David J. Odgers1, Rave Harpaz1, Alison Callahan1, Gregor Stiglic2, Nigam H. Shah1
1Center for Biomedical Informatics, Stanford University
2Faculty of Health Sciences, University of Maribor
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Pacific Symposium on Biocomputing 20:306-317(2015)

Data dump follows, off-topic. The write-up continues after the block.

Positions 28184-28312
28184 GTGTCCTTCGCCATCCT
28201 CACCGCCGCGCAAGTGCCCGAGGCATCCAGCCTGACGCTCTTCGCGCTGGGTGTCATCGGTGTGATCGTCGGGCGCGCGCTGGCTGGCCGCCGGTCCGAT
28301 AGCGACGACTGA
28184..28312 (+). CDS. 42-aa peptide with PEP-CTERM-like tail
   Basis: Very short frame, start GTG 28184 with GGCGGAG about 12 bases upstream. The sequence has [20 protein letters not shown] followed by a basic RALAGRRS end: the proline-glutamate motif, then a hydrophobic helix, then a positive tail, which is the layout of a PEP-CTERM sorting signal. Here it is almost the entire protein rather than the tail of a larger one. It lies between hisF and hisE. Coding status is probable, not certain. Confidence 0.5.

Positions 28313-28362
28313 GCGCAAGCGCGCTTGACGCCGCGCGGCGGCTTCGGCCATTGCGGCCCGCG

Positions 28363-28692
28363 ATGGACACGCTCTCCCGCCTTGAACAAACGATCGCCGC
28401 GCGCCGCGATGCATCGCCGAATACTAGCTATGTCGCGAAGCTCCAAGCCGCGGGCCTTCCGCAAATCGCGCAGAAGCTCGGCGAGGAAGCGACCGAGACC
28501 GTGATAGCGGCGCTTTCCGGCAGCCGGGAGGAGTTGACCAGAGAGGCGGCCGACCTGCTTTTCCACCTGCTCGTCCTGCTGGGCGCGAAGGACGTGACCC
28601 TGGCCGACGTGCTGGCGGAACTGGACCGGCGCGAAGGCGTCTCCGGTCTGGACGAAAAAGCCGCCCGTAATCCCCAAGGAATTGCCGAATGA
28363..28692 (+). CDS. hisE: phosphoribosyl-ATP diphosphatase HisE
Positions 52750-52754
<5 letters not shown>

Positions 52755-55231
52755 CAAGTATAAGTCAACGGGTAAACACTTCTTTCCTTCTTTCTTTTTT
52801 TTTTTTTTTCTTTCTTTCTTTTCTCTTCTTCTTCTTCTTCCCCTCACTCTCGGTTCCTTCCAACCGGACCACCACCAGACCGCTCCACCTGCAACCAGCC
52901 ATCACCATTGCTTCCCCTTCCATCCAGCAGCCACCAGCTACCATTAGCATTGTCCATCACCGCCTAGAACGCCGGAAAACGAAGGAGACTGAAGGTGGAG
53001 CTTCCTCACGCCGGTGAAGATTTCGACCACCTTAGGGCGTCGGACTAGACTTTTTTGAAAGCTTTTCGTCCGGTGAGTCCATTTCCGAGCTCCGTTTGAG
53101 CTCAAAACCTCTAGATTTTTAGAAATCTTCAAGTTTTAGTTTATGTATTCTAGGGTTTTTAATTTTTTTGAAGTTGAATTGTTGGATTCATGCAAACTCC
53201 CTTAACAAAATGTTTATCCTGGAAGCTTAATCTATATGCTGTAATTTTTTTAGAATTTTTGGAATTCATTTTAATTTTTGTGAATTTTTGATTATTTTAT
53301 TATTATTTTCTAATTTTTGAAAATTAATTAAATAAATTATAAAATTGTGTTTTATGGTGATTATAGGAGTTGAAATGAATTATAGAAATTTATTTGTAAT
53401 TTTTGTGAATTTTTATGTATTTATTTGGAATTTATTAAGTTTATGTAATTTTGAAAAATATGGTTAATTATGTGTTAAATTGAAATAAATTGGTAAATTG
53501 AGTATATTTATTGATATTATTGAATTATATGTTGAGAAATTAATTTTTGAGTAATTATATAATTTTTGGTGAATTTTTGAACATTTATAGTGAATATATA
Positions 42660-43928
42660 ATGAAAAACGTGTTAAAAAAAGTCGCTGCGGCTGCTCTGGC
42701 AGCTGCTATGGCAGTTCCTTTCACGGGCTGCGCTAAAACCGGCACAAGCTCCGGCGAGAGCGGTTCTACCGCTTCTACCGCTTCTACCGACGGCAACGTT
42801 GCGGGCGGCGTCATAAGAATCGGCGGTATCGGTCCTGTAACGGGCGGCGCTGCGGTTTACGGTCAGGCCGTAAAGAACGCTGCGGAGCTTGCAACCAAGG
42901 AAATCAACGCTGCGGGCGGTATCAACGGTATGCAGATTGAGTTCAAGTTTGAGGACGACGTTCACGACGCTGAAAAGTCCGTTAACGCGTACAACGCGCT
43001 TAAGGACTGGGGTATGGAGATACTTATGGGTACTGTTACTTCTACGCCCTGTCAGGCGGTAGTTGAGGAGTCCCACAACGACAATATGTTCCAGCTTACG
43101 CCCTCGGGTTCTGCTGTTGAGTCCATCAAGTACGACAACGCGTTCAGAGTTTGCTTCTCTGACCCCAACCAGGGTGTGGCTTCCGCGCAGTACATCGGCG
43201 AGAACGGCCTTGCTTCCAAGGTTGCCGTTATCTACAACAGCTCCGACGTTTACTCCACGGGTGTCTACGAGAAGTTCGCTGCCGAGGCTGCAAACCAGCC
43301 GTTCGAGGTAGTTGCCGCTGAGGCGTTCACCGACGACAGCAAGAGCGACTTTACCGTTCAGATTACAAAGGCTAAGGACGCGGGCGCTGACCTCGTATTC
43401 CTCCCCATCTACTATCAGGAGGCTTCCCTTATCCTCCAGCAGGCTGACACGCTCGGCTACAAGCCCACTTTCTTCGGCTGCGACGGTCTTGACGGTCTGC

Post-market drug safety surveillance is hugely important and is a significant challenge despite the existence of adverse event (AE) reporting systems. Here we describe a preliminary analysis of search logs from healthcare professionals as a source for detecting adverse drug events. We annotate search log query terms with biomedical terminologies for drugs and events, and then perform a statistical analysis to identify associations among drugs and events within search sessions. We evaluate our approach using two different types of reference standards consisting of known adverse drug events (ADEs) and negative controls. Our approach achieves a discrimination accuracy of 0.85 in terms of the area under the receiver operator curve (AUC) for the reference set of well-established ADEs and an AUC of 0.68 for the reference set of recently labeled ADEs. We also find that the majority of associations in the reference sets have support in the search log data. Despite these promising results additional research is required to better understand users’ search behavior, biasing factors, and the overall utility of analyzing healthcare professional search logs for drug safety surveillance.